The Testator: Legal Age, Mental Capacity and Undue Influence
In Australia, the person making the Will, also referred to as a testator, must be at least 18 years old and of “sound mind” to create a legally binding Will.
Being of sound mind generally means that you are aware of your actions when creating the Will. More specifically, this means that you are aware that you are creating a Will, understand the property that you own and are consciously deciding to whom you wish to leave your property.
Undue influence can occur when someone uses their relationship or position to persuade your decision making. Just like a contract, a Will can be found to be invalid if unduly influenced.
Mental capacity and undue influence are common grounds on which someone can challenge your Will. However, the burden of proof lies on the person to demonstrate that the testator was not of sound mind or was under undue influence at the time the Will was created.
The Will: Intent, Execution and Witnesses
It is hard to determine what your intentions were after you are gone. This is why your Will should use clear and precise language to remove any doubts or confusions as to its purpose and your intentions. This is why, for example, all Wills should start with “This is my last will and testament” as a way of noting that all previous instructions should be disregarded.
The execution and witnessing of a Will is a procedural requirement and therefore much more comfortable to fulfil.
To execute a Will the testator, or a representative on the testator’s instruction, must sign the Will document in the presence of two adult witnesses. By signing the Will document, you are demonstrating that you are aware of the content and intent of it and that you are free of pressure or threat.
Once completed, the witnesses also need to sign the Will attesting to the Will’s validity. By signing the document, your witnesses are testifying that the testator was of sound mind and knew what they were doing by signing their Will document.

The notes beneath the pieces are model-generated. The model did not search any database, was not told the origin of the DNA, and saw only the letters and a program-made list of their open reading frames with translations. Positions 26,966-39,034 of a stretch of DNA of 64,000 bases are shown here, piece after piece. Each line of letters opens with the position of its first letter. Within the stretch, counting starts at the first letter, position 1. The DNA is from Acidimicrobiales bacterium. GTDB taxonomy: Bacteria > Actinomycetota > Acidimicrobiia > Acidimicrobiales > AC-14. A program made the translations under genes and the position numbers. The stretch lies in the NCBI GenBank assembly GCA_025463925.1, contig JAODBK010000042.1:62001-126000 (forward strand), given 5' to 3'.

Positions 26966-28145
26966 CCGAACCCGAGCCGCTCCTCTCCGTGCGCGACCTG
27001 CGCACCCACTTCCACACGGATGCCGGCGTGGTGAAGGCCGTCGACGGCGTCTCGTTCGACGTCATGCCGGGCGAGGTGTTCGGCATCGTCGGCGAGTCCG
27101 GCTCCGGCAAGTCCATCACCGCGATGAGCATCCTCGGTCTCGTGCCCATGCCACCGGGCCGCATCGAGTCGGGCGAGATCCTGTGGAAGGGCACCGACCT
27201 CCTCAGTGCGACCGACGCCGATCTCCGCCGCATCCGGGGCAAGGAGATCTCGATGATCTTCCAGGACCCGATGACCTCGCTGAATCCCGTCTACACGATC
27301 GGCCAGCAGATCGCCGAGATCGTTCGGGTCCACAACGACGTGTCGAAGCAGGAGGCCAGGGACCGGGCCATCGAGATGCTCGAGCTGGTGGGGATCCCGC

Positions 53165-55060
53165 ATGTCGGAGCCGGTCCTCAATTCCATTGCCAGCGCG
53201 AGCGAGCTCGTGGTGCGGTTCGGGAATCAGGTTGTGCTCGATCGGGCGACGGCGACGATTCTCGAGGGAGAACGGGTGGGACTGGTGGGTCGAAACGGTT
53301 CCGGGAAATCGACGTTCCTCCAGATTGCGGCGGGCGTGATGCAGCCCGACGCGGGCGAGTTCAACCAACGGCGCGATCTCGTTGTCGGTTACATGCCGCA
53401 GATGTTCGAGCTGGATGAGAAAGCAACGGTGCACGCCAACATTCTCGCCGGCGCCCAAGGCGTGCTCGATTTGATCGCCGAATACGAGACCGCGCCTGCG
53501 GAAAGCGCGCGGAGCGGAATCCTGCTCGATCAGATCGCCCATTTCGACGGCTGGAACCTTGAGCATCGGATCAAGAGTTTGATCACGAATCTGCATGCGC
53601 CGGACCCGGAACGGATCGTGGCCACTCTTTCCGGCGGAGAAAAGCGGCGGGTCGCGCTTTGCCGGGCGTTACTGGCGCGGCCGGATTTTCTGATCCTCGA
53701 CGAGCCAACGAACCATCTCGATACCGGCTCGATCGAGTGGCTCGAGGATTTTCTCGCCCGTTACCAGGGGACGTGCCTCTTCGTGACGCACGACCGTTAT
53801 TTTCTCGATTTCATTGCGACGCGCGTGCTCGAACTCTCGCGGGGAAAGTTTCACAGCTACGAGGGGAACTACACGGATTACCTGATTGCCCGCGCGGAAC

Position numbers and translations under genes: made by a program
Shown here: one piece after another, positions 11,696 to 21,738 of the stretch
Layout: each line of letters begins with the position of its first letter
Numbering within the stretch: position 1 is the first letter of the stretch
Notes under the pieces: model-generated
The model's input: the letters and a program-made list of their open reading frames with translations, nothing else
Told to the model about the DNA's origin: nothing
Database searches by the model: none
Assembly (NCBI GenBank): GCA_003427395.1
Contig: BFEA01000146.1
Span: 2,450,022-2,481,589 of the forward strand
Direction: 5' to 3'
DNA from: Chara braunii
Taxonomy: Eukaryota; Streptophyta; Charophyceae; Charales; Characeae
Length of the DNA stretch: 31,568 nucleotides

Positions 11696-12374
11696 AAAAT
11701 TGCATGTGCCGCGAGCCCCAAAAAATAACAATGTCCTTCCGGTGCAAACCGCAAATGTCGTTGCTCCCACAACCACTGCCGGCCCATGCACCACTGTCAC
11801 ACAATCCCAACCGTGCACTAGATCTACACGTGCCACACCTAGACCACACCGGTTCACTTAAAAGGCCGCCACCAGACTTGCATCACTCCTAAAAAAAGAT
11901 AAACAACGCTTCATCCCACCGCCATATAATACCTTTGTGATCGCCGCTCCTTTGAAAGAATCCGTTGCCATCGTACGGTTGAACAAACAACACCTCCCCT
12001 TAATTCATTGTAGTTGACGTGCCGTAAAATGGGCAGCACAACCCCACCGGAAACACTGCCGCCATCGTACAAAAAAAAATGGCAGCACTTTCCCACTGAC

Although not legally required, it is better if your witnesses are not directly set to benefit from your Will.
The Estate: Executor and Residual Beneficiary
Your estate must be fully distributed out to recipients upon your passing. Therefore it is required that you nominate at least one beneficiary who is set to receive the residual of your belongings. This person or persons are called the Residual Beneficiaries.
You also need a person who is going to gather and distribute your assets for you after you are gone. This is why it is a legal requirement that you appoint at least one executor. Your executor must be an adult at the time of your passing and cannot have been previously bankrupted. You can nominate your estate planning attorney to be your executor; however, they are going to bill the estate for their time.
Updates: Marriage and other changes
Marriage and divorce can have adverse impacts on your Will. If you get married after you created your last Will, or are divorced, the Will is generally automatically revoked. If you are contemplating getting married or divorced; however, you can create your Will to consider this scenario for it to remain valid.
Unlike a marriage, which is hoped would last forever, other things in our lives change rapidly. You may have a new child, buy a new house or even need to change your nominated executors. To make minor updated to your Will you can use a “codicil“.
Although there are no set formats for a codicil, there are legal requirements that should be considered. For example, the codicil needs to quote the date of the Will it is updating or amending. A simple mistake in this date can cause lengthy legal challenges that ultimately may rule the codicil as invalid. For this reason, it is recommended that you regularly review and update your Will to keep it relevant and up to date.